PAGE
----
The big key to the whole trip so far will be timing the transit down the Delaware River. From what I can see in the tide tables, it looks like my best bet would be to try to be in Delaware City around July 30. Any sooner, and the tide ebbs too late in the day and I run the risk of hitting pop-up afternoon thunderstorms during the trip across the bay.
Does that sound right so far?
According to 2013 Eldridge Tide and Pilot Book, p. 143, on Tuesday, July 30, 2013, the current turns to the N.W./flood starts at the Delaware Bay entrance at 10:58 a.m. and 11:46 p.m., with a projected speed of 1.8 knots after the a.m. change. The current turns to S.E./ebb starts at 4:26 a.m. and 5:16 p.m., with a projected speed of 1.7 knots.
Adjusting the Delaware Bay entrance to Bulkhead Shoal Channel off Delaware City on p. 28, you add 3 hours and 15 minutes for flood, projected to be 2.1 knots at 308 degrees, and 2 hours and 55 minutes for ebb, projected to be 2.1 knots at 138 degrees.
Consequently, at Delaware City on the 30th, the ebb will start at 7:21 a.m. and flood will start at 2:13 p.m. You probably need to start an hour or 2 before ebb to make maximum speed down the Delaware River and Bay. It appears you have about a 50 n.m. trip from Delaware City to Cape May. You will be fighting an adverse current for some portion of the trip if that is your departure site. You might instead take Chef2sail's frequent advice to anchor at Reedy Island and wait for a favorable current, which puts you that much closer to Cape May for an easier shot.
On Monday, July 29th, p. 151 of Eldridge shows the east flood on the C&D canal at 10:02 a.m. and 11:07 p.m. with a current of 1.9 knots after the a.m. change, and a west ebb at 4:24 a.m. and 4:07 p.m. with a 2.0 knot current after the p.m. change, so you may have a late night transit of the C&D for your best advantage, with a stop at Chesapeake City for rest.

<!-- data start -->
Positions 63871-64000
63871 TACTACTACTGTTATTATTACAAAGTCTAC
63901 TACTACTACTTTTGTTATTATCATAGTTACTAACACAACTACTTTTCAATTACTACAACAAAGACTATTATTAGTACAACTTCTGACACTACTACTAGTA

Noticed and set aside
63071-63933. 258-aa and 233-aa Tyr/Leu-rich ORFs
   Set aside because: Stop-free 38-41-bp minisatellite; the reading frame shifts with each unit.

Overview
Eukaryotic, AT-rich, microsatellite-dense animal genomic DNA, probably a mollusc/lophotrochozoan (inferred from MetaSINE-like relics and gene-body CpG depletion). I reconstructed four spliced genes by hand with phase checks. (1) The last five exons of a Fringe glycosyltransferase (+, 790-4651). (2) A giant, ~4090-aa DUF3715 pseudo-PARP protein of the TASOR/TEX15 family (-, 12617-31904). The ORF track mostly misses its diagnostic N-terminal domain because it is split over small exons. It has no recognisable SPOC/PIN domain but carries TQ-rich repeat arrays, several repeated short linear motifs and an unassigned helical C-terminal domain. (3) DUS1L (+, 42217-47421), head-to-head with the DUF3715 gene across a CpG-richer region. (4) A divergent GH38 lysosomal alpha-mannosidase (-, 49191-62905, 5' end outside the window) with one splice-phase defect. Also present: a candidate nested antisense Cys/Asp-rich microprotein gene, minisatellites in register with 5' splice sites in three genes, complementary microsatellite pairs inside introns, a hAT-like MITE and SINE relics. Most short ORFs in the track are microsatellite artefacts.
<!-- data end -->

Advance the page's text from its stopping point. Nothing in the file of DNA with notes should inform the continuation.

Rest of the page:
Having transited the Delaware River/Bay to Cape May 6 times now, my only advice is to make maximum speed by motorsailing and spend as little time there as possible. As Schellenberger writes in the classic Cruising the Chesapeake
"Few people cruise the Delaware Bay for pleasure. It is normally something to endure in order to reach the Chesapeake Bay or, conversely, Cape May, in preparation for the Atlantic passage north."
"...if your timing is good you can take advantage of the current to give you a boost either up or down the Delaware Bay. If your vessel can make 6 knots or more, you can ride the current most, if not all, of the way from Cape May to the C&D Canal to maximize the boost and minimize the adverse current, especially in the upper reaches."
Here is my video from last summer capturing the beauty of the Delaware Bay/River area: